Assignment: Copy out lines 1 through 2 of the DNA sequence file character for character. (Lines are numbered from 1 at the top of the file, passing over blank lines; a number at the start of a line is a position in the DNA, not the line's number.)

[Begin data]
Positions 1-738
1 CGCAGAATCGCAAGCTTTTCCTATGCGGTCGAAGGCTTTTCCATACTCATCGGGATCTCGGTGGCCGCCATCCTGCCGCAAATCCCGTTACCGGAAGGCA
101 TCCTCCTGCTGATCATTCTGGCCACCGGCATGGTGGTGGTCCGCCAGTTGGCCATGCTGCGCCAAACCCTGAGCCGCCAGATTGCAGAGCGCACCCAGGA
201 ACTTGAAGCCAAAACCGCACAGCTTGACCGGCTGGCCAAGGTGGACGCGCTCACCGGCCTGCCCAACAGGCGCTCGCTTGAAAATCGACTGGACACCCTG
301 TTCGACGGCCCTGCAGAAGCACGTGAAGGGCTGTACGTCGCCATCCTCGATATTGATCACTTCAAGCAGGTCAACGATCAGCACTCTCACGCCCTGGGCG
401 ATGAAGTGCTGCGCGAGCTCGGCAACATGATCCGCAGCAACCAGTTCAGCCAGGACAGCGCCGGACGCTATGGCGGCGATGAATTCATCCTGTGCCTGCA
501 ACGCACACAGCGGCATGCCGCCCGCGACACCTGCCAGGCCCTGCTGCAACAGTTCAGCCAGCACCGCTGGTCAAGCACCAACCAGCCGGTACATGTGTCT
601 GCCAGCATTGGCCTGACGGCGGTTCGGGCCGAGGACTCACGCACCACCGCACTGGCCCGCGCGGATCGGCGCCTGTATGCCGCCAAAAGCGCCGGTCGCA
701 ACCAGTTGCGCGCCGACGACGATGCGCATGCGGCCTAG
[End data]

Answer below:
Positions 1-738
1 CGCAGAATCGCAAGCTTTTCCTATGCGGTCGAAGGCTTTTCCATACTCATCGGGATCTCGGTGGCCGCCATCCTGCCGCAAATCCCGTTACCGGAAGGCA